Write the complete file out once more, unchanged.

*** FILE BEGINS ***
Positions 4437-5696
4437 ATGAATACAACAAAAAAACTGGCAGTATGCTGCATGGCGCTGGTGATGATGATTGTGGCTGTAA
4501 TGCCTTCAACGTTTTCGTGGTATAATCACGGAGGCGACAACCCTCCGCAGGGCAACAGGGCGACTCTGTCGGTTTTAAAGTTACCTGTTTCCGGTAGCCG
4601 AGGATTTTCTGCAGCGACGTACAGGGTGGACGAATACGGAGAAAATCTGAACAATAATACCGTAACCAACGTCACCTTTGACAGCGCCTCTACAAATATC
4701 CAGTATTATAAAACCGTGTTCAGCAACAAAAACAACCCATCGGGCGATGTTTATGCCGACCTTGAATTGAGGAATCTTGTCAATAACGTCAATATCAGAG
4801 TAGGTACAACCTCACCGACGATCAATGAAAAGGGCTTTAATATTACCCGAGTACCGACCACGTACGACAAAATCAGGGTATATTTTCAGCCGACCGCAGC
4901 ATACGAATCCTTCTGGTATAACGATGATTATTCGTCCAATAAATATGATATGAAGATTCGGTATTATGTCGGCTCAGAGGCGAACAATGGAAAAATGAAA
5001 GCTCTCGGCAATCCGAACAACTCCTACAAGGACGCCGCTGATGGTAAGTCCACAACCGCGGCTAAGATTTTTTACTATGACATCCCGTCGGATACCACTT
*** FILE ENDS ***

Positions 4437-5696
4437 ATGAATACAACAAAAAAACTGGCAGTATGCTGCATGGCGCTGGTGATGATGATTGTGGCTGTAA
4501 TGCCTTCAACGTTTTCGTGGTATAATCACGGAGGCGACAACCCTCCGCAGGGCAACAGGGCGACTCTGTCGGTTTTAAAGTTACCTGTTTCCGGTAGCCG
4601 AGGATTTTCTGCAGCGACGTACAGGGTGGACGAATACGGAGAAAATCTGAACAATAATACCGTAACCAACGTCACCTTTGACAGCGCCTCTACAAATATC
4701 CAGTATTATAAAACCGTGTTCAGCAACAAAAACAACCCATCGGGCGATGTTTATGCCGACCTTGAATTGAGGAATCTTGTCAATAACGTCAATATCAGAG
4801 TAGGTACAACCTCACCGACGATCAATGAAAAGGGCTTTAATATTACCCGAGTACCGACCACGTACGACAAAATCAGGGTATATTTTCAGCCGACCGCAGC
4901 ATACGAATCCTTCTGGTATAACGATGATTATTCGTCCAATAAATATGATATGAAGATTCGGTATTATGTCGGCTCAGAGGCGAACAATGGAAAAATGAAA
5001 GCTCTCGGCAATCCGAACAACTCCTACAAGGACGCCGCTGATGGTAAGTCCACAACCGCGGCTAAGATTTTTTACTATGACATCCCGTCGGATACCACTT